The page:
Tuesday, January 4, 2011

Solution partitioning and dependencies with mixed scopes causes farm-deployment trouble

We probably all agree that it is wise to partition your SharePoint application deliverables and deployment into multiple packages. Typical examples are a Base assembly, deployed via a base wsp, providing a general foundation layer with diverse technical and functional building blocks. And then 1 or more functional packages, that provision the SharePoint artifacts and code for a specific application functionality; in which the functional building blocks may use and rely on parts provided via the Base assembly.
However, sometimes this architectural sane decision to partition your application deployment, can result in unforeseen effect. Let me demonstrate via a real-life example, that I encountered today:
  • Application deployment deliverable
    1. includes a Base assembly, deployed via solution package Base.wsp. In this wsp package included the Base code, some basic Features, JobDefinitions, generic webparts. In the Base code / assembly there are FeatureReceivers, WebParts. As result of this, SharePoint solution generation (WSPBuilder or VS2010) puts SafeControl settings per contained WebPart in the Solution manifest; which again results in it that the scope of the Solution package is WebApplication.
    2. and also contains a pure functional package; with some Features, SiteTemplates. This functional package does not contain an assembly itself, but instead relies on the assembly of the Base.wsp for reused FeatureReceivers. As result this solution package does not contain any artifacts with are scoped at WebApplication level, and SharePoint solution framework requires to deploy it global in the farm. (nb: the further described situation can even occur in situation were the package does contain managed code, as long as the assembly does not contain SharePoint coded artifacts which transition the scope of the Solution package to WebApplication; e.g. no WebParts, Resources).
  • The order of Solution package deployment is to first install the Base.wsp, and then the Functional.wsp. Then you would expect that the deployment dependency of Functional.wsp on Base.wsp is ascertained. However, in this scenario I discover in the SharePoint Solution store an error with the deployment of Functional.wsp. Error details:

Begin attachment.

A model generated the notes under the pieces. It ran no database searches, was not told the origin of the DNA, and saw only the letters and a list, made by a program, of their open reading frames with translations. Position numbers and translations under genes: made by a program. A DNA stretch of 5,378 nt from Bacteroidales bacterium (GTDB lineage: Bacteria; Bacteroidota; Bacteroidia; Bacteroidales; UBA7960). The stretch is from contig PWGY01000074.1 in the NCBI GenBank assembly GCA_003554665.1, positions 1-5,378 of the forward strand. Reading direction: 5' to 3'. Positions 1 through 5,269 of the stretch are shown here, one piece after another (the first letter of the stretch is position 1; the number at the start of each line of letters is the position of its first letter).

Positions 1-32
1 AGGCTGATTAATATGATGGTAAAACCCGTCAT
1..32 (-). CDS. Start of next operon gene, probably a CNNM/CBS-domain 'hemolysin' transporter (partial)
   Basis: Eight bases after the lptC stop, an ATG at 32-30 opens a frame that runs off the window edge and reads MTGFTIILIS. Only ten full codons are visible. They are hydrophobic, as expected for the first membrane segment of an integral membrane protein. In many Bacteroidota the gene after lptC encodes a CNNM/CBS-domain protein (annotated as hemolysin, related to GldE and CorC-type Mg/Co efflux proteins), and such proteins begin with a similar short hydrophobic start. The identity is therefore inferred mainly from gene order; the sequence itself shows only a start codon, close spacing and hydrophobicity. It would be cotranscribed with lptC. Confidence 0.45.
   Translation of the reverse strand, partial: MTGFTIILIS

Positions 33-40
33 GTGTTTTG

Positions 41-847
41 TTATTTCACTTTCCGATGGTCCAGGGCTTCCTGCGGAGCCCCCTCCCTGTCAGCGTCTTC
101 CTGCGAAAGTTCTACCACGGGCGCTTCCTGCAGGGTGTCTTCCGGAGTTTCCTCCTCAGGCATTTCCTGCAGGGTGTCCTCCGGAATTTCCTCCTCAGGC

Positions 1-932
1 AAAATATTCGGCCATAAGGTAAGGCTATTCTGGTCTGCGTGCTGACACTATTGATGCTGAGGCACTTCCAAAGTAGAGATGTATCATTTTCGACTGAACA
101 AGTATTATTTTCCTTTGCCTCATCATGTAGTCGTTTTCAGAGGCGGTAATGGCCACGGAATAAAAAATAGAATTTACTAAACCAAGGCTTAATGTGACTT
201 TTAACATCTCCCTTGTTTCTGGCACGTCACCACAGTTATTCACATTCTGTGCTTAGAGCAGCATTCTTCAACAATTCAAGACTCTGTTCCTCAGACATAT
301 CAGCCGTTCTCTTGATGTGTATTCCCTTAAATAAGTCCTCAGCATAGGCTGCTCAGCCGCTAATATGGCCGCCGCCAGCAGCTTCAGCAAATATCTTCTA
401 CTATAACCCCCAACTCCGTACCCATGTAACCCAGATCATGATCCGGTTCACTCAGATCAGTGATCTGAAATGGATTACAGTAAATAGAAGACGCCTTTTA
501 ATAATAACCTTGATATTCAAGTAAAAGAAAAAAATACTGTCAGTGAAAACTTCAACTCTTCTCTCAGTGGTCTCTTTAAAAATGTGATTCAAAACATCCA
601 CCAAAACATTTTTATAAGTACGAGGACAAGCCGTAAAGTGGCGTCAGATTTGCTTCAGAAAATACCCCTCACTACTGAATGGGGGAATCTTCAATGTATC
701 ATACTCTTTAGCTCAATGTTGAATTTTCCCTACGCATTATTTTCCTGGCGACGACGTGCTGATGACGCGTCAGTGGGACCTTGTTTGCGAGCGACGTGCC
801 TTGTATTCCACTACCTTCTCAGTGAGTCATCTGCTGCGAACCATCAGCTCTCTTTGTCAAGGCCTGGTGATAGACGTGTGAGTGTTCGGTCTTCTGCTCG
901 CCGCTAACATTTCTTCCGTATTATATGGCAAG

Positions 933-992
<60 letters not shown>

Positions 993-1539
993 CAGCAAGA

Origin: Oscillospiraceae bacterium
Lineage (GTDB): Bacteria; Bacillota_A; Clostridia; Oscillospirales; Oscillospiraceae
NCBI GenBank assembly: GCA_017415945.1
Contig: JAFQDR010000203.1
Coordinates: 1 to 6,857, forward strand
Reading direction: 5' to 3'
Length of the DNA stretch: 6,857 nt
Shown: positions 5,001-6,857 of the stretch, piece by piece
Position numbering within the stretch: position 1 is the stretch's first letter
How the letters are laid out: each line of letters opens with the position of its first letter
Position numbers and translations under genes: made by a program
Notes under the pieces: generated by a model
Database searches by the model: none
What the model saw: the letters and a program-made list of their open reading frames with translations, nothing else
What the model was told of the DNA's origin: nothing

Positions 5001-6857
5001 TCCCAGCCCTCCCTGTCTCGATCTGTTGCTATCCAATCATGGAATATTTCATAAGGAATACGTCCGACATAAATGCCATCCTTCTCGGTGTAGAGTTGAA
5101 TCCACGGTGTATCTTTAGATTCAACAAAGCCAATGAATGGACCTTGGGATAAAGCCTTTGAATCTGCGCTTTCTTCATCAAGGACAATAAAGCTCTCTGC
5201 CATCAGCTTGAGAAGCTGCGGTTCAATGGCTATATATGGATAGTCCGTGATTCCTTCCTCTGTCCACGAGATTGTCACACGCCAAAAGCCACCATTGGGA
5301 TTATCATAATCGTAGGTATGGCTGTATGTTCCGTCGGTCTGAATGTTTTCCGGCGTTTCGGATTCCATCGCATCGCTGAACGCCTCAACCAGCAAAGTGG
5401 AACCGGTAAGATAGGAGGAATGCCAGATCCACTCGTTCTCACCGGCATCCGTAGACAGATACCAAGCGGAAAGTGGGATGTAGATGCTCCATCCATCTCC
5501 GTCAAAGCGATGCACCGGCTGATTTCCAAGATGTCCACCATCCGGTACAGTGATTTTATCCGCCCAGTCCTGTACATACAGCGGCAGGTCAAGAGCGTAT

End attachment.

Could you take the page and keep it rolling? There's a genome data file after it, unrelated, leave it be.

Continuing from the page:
<server 1> : The solution was successfully deployed.
    <server 2> : The solution was successfully deployed.
    <server 3> : Feature '<GUID>' could not be installed because the loading of event receiver assembly "Base, Version=, Culture=neutral, PublicKeyToken=13a12821e9f69237" failed: System.IO.FileNotFoundException: Could not load file or assembly 'Base, Version=, Culture=neutral, PublicKeyToken=13a12821e9f69237' or one of its dependencies. The system cannot find the file specified.
At first, I thought this to be a timing issue. The Solution Framework uses timer jobs to deploy solutions throughout the farm, and it looked as if the Functional.wsp was tried to be already deployed on <server 3> while the deployment job for Base.wsp was not yet executed for <server 3>. However, also upon re-deployment of Functional.wsp - while making sure at forehand that the deployment of Base.wsp was now fully completed in the farm - , it resulted in the same error on <server 3>. So it must instead be directly related to the installation on <server 3> apparently the Base.dll was not installed in the GAC on that server; while the Features within Functional.wsp were to be installed on <server 3>. Why is this?
Well, the explanation is twofold. It relates to the SharePoint Farm infrastructure, as well as the scopes of the SharePoint packages. <server 1> and <server 2> have the SharePoint webapplication role in our load-balanced farm; and each contain the SharePoint webapplications. <server 3> however is dedicated as Search Index server; and does not host any SharePoint web applications. The SharePoint solution framework deploys WebApplication scoped packages only to the servers on which SharePoint web applications are hosted (Base.wsp: <server 1> + <server 2>). But it deploys Global scoped packages to ALL the servers in the farmer (Functional.wsp: <server 1>, <server 2> AND <server 3>).
Given this insight, a proper SharePoint Solution Deployment approach is to deploy the Global scoped Package with Force-flag, thus suppressing the error signalment. This worked sufficient in our case. However, it leaves you with the somewhat unwanted situation that via the Force-flag you suppress all error notifications; thus may be too brute. A better approach is to circumvent that Solution Framework deploys your Application package also to the servers on which the web application is not hosted. This can thus be achieved by making sure that each of your Application package as WebApplication scope. Either because it inherently contains such entities (e.g. WebParts), or artificially by including a dummy artifact directed at WebApplication level (e.g. an empty virtual bin file).

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